Venezuela: Denied Bribes, Soldiers Allow Tons of Food to Rot in Ports

In this Dec. 19, 2016 photo, a National Guard soldier watches over cargo trucks leaving the port in Puerto Cabello in Venezuela, the port city that handles the majority of the country's food imports. Across the chain of command, from high-level generals to the lowest foot soldiers, military officials are …
AP Photo/Ricardo Nunes

An extensive Associated Press report unveiled that Venezuela’s military, now in full control of all food that enters the country, has been reselling it at astronomical markups.

The report revealed that corruption within the socialist regime’s military ranks does not end with reselling food stolen from the overall government supply — soldiers demand bribes from the moment food arrives in Venezuela’s ports through to their arrival on store shelves.

Venezuela now imports almost all of its food supply, the report notes, which means most of the food available in the country is subject to inspection upon arrival. Emboldened after socialist dictator Nicolás Maduro launched the Great Mission of Sovereign Supplying in July, which gave the military full control over the food supply, high-ranking military officials are milking the duty of “disciplining” food distribution for as many bribes as possible.

The Associated Press identified at least three major sources of bribes: overcharging for the food itself, demanding bribes from businessmen upon the arrival of ships filled with food, and extorting truck drivers for bribes at military checkpoints supposedly intended to hinder black market food trade.

The military, various food suppliers confirmed, vastly overcharge the government for the food, payments made from government coffers. Food suppliers then pay individual soldiers bribes, which they “can afford… because [officials] build huge profit margins into what they bill the state.” The scheme thus enriches soldiers at the expense of Venezuelans. The scheme is similar to that implemented at Brazil’s state-owned oil enterprise Petrobras, where officials overcharged contractors on construction projects and demanded the profits back in the form of bribes, according to prosecutors.

Once the food arrives, the AP reports, importers are forced to pay extravagant bribes to another set of soldiers. If they refuse, the food sits in the port and rots. Many importers pay the bribes to prevent the food from spoiling. The food that does spoil, reports indicate, is often buried nearby; savvy civilians are said to dig up the discarded food to eat.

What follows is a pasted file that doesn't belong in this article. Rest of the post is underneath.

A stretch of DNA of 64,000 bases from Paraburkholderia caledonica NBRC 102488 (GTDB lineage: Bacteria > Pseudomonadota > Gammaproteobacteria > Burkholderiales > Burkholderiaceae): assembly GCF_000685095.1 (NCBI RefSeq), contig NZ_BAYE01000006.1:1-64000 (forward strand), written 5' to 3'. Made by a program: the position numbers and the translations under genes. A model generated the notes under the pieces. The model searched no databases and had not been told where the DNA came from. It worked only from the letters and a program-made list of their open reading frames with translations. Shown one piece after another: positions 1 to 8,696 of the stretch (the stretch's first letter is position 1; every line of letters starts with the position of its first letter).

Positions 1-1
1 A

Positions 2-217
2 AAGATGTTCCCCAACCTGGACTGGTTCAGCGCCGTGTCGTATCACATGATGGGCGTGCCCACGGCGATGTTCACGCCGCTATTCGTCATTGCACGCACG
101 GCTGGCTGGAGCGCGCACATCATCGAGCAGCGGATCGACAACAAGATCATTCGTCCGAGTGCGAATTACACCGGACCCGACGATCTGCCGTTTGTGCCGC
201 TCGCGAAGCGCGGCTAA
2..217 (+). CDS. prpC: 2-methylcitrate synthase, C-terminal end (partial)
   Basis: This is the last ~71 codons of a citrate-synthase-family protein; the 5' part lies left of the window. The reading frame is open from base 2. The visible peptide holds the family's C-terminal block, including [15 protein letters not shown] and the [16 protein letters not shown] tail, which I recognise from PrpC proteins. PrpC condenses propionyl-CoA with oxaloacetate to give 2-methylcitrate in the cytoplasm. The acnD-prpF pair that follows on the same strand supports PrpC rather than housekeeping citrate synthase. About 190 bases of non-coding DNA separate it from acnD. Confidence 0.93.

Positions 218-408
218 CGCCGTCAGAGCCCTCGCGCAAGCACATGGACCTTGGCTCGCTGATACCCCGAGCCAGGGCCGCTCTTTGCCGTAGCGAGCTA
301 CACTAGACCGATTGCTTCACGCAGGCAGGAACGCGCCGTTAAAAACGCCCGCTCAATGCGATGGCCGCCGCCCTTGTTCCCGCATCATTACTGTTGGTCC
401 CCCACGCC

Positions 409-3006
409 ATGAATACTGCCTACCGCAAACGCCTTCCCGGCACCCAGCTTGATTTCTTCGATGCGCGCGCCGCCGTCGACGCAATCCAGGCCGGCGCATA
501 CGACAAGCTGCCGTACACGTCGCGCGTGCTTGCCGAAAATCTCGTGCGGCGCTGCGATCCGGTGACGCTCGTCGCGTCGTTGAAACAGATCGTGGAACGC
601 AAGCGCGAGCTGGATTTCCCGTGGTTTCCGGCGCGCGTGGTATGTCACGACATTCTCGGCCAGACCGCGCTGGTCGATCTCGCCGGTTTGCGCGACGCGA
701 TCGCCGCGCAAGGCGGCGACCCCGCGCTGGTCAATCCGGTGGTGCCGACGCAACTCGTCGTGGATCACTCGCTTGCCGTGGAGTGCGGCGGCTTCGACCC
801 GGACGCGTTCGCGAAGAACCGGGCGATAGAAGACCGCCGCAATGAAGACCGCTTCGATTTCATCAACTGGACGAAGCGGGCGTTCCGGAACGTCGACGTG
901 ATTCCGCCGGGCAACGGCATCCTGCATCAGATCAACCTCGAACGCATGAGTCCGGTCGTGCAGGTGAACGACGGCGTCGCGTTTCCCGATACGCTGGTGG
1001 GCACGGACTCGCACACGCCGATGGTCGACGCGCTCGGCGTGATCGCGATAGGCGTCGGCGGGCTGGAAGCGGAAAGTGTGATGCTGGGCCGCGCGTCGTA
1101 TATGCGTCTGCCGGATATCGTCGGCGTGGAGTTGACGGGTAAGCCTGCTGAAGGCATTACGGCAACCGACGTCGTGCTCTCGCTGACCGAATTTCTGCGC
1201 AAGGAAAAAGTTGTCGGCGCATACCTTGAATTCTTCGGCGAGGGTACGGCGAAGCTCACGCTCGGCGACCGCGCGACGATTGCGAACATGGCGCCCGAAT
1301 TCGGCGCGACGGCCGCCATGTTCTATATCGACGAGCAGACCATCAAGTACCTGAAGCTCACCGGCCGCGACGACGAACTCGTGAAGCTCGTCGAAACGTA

The food that makes it through the bribery process at the ports is then handed over to distributors who drive it around the country. Every time a truck driver carrying food hits a military security checkpoint, a soldier demands a bribe. “Truckers say soldiers at about half the checkpoints demand bribes,” the AP reports. “Some invent infractions such as an insufficiently filled tire, and take cash along with sacks of pantry items, produce and even live chickens, the drivers said.”

The AP’s accusations follow months of intense looting throughout the country, as Venezuelans struggle to feed their families. Many of these looting incidents have targeted the military’s food supply, as this has become one of the only reliable sources of food in the country. Also on the list are the Socialist Party brigades known as the CLAP, which work in tandem with the military to distribute free food locally. Giving the Socialist Party discretion on whom to feed has given them political leverage, allowing them to deny food to those who do not participate in Socialist Party events or oppose Maduro’s regime.

Local reports suggest the CLAP leadership benefits as much as the military from their control of food. According to the opposition outlet Dolar Today, which tracks the black market value of the bolívar, CLAP leaders and Food Ministry officials received large Christmas baskets full of pork, liquor, and sweets shortly before the holiday.

The average Venezuelan struggles to eat three meals a day. A survey conducted in September found that 72 percent of Venezuelans could not provide three meals a day for their families, while 15 percent rely on finding food in garbage piles to survive. “We wait for them to throw out the scraps, and then we eat,” one woman said of the process, waiting outside a local grocery store for workers to get rid of unsellable fruits, vegetables, and meat.


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